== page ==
- Published on 9 Sep 2014
- Nritika Singh
The recruitment industry is undergoing significant changes, driven in part by the direction that labour legislation has taken. This includes provisions in the amended Labour Relations and Employee Equity acts (LRA and EEA), which - among others – have made the protection of employee rights a disincentive for businesses to hire staff. There is an increased need for recruitment strategies to change and for cooperative staffing company relationships -which entail solutions based on innovation and flexibility.
- Published on 13 Aug 2014
- Bryden Morton and Ian McGorian
The decision to employ an expatriate is not to be taken lightly. The most commonly cited reason that organisations employ expatriates is a shortage of specific skills in the local environment. From an employee's perspective, the attraction of expatriate assignments can be multifaceted. The opportunity is seen as a vehicle for enhanced wealth, professional and social development and the experiential component of residing in a foreign country. What approach should your organisation take for its expatriate strategy?
- Published on 18 Mar 2014
- Darryn and Bronwyn van den Berg
There is a war for talent at the moment, causing companies headaches and unprecedented opportunities for potential employees. The talent pool is getting smaller as more businesses pop up, skills immigrate and many large corporates vie for the same talent. Simultaneously, the current motivation systems are starting to push the desired employees away. How do you stop this problem? We'd like to suggest that the solution lies in applying gamification principles to your recruitment strategy.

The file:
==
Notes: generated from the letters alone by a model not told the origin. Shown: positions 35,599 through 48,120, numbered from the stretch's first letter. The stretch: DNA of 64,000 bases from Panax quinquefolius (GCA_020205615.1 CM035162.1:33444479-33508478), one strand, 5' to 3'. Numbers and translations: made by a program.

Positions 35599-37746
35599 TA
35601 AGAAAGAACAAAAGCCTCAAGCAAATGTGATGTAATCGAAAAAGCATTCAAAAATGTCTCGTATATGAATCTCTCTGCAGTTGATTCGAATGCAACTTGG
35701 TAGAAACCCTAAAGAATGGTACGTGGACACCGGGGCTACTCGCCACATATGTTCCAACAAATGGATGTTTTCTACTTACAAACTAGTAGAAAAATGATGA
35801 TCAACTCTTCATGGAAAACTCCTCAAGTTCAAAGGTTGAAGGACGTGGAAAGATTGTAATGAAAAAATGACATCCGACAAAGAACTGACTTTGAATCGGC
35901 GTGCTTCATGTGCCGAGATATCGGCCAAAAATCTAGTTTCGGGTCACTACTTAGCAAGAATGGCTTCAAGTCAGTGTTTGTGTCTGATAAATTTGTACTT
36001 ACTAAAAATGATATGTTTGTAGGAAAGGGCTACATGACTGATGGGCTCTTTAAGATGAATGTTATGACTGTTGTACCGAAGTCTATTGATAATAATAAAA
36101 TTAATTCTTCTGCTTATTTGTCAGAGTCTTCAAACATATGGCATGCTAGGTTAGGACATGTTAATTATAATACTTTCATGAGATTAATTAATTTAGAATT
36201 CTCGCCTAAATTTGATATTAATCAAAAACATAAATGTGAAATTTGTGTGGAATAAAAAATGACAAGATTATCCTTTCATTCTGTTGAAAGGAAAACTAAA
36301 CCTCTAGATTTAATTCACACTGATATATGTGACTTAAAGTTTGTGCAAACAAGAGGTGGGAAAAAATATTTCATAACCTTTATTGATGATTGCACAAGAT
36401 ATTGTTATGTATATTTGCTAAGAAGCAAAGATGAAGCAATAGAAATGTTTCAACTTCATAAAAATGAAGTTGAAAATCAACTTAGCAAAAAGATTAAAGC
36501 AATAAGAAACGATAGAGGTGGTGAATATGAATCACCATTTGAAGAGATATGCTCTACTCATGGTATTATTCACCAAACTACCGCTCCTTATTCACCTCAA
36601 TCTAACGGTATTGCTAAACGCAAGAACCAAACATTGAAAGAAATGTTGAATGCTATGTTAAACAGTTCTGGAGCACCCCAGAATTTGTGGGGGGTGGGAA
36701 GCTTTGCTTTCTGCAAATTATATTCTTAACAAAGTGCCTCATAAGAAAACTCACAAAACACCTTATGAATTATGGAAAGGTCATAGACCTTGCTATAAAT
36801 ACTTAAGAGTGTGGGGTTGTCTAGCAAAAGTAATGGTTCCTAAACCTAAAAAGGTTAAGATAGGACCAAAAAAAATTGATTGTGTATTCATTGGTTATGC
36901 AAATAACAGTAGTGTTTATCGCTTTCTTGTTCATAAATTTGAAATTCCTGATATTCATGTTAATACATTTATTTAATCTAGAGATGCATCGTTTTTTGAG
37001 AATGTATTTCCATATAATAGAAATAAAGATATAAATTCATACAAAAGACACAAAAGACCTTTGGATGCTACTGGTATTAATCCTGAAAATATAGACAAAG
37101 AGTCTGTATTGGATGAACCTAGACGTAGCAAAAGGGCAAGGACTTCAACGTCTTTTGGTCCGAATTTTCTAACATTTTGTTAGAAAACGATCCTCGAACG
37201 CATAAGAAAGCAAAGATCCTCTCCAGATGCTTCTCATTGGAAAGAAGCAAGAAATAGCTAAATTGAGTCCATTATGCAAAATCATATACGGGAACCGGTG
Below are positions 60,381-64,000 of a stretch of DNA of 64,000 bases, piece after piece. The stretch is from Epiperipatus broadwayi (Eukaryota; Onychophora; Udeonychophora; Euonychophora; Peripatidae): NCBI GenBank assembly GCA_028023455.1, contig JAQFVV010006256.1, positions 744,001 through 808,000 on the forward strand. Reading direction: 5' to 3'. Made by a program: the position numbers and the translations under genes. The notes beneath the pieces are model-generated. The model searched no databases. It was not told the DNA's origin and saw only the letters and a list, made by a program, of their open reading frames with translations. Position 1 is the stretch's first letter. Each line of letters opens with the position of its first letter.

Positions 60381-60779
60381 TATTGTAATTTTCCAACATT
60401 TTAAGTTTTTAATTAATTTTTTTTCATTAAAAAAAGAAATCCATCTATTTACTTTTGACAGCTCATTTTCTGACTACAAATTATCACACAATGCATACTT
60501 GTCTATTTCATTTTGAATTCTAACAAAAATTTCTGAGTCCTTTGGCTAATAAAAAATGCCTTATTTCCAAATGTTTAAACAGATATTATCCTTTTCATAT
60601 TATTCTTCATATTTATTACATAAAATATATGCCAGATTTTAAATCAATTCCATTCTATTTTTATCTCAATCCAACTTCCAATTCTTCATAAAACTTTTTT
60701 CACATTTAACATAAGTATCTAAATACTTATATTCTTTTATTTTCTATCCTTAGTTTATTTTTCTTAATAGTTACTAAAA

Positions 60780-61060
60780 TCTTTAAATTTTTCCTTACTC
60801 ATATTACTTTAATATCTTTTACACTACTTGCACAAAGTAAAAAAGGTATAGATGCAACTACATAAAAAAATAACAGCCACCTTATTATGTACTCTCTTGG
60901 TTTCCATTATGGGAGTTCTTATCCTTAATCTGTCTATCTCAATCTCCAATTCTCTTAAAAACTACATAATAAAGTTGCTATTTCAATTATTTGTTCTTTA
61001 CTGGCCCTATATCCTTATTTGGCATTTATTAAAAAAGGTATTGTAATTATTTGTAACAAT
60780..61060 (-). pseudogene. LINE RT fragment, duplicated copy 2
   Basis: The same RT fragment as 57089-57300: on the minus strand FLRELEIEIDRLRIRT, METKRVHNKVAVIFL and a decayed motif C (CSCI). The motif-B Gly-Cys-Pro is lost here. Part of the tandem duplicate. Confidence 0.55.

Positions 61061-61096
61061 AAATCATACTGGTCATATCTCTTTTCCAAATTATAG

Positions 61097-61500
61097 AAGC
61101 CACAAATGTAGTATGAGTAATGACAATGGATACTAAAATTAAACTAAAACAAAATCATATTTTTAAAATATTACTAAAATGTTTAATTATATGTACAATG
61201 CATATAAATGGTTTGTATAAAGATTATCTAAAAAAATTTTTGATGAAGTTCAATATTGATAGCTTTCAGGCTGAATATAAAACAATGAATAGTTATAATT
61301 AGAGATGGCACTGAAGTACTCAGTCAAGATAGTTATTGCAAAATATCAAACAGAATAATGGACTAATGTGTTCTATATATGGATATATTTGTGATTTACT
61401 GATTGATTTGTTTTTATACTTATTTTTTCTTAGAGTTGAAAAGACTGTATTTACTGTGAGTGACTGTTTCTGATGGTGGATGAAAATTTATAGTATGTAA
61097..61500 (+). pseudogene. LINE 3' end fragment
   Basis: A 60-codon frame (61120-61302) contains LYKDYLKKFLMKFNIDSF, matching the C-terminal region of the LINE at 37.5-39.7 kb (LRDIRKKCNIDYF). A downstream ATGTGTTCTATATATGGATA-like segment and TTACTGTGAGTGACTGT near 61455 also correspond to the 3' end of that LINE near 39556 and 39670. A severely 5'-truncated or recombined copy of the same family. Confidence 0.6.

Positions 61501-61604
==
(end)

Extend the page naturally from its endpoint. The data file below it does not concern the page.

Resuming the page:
- Published on 10 Feb 2014
- Lia Marus
These days, the success of your business endeavours depends on the image you project. For example, if you say that you're going to return someone's phone call – but you don't – you're actually telling them you're unreliable, which will lead them to think twice about getting into business with you. And if this person represents a company who's in dire need of 50 candidates - and wants you to recruit them - based on the brand image you projected he will most likely take his business elsewhere. How can you ensure that this doesn't happen to you? Kate Moodley, author of I Inc: Be the CEO of your Brand, shared a couple of paths you can follow.
- Published on 9 Jan 2014
- Kay Vittee
Last year was tough for many companies. The challenging economy forced businesses to change the way they operate and to try do more with less - sometimes with less staff - leaving employees overworked and exhausted. The cost of overstaffing is obvious; however, the cost of understaffing is potentially greater.